Inspection summary

The inspection summary recaps the entire report. This part of your building report gives potential buyers an idea of what condition the building is in relative to other buildings its age and some vital notes for future maintenance work such as regular gas checks or drain check-ups.

What Is A Bad Building Inspection Report?

A bad building inspection report is a report that identifies some grievous defects in the building that are capable of undermining the deal. While most properties have minor imperfections that can be overlooked, it’s essential to understand which ones are deal-breakers.

Structural damage or movement is a problem that should concern a potential home buyer. Water penetration and unhealthy mould levels may also be indicators of severe issues with your house’s foundation.

The safety and well-being of everyone living on a property matter. In severe cases, these issues present danger and have the potential to cause harm to those within them. However, that doesn’t necessarily mean you will have to abandon your purchase if you receive bad building or pest reports. The following is a list of red flags you should look out for in a building inspection report.


Aside from water, electricity remains the most significant essential amenity for man. Without electricity, you won’t be able to use any of your devices. The most common electrical problems in old homes are faulty circuit breakers and wires that have worn down from plugging in too many devices. Home inspectors specifically lookout for these issues to check if there are any potential damages.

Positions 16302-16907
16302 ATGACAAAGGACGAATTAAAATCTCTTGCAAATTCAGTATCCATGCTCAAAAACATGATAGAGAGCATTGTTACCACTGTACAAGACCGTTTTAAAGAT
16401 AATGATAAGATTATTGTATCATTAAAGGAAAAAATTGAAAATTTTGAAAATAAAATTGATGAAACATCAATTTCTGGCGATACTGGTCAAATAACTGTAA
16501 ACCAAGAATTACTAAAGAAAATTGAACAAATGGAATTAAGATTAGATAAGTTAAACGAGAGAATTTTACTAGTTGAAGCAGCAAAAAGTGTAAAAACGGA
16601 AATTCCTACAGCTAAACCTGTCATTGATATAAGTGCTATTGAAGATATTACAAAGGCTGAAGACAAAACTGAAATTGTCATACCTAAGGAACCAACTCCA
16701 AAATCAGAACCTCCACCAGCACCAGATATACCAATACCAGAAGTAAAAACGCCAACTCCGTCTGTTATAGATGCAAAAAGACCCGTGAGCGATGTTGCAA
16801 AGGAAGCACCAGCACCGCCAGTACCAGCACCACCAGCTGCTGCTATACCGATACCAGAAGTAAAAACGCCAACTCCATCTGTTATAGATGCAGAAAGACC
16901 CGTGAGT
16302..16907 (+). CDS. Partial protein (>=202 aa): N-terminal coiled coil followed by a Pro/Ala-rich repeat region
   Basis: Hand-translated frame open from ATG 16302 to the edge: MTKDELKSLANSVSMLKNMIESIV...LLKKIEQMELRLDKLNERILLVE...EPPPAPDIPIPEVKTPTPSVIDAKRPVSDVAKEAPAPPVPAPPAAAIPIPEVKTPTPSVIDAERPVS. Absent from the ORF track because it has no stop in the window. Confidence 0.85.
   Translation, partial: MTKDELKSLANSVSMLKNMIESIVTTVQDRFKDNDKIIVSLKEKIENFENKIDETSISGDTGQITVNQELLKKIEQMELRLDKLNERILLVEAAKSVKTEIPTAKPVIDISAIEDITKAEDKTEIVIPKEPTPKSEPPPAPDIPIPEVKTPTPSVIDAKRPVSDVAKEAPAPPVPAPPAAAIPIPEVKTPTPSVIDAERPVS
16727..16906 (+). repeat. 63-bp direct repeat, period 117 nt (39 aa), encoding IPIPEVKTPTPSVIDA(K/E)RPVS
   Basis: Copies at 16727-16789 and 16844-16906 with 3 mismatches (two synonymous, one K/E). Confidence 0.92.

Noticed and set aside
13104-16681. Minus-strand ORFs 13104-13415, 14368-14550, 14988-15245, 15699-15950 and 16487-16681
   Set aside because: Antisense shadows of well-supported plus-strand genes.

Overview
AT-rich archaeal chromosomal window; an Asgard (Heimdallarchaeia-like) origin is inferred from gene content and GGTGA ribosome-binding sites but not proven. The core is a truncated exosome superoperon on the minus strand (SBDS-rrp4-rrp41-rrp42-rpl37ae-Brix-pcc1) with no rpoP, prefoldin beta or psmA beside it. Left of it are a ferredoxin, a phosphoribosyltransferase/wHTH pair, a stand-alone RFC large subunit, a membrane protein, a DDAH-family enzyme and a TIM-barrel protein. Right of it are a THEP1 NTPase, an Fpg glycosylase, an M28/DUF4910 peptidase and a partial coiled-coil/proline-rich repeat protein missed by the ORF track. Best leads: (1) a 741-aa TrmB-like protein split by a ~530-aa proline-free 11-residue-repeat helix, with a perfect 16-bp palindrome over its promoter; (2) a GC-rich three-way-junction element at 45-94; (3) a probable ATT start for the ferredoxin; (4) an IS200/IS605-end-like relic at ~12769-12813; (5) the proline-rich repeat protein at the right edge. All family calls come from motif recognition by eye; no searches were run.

Although plumbing does not fall under property inspection, it is always necessary to inspect the plumbing of a building you would like to buy. When leaks and drainage issues go unaddressed, building materials will begin to corrode or wear out faster. In a building inspection, attention is drawn to toilets, the kitchen, and other areas to identify problems.


The roof is an essential exterior structure of a building as it shields the interior from the elements. Maintained and repaired roofs are likely to have problem-free functioning tiles, gutters, and downpipes, leading to a more comfortable living environment.

During a roof inspection, the building inspectors look for cracks and corrosion. This includes looking for leaks and ensuring that everything else is in good condition, so you don’t have future problems with water damage.

Structural defects

During a building inspection, existing damage is examined with an extra emphasis on more prone areas. Structural defects are the most common and obvious problems you can see in buildings; they manifest as tiny cracks or peeling paint finishes but also significant decays that pose imminent risks to public safety.

Harmful substances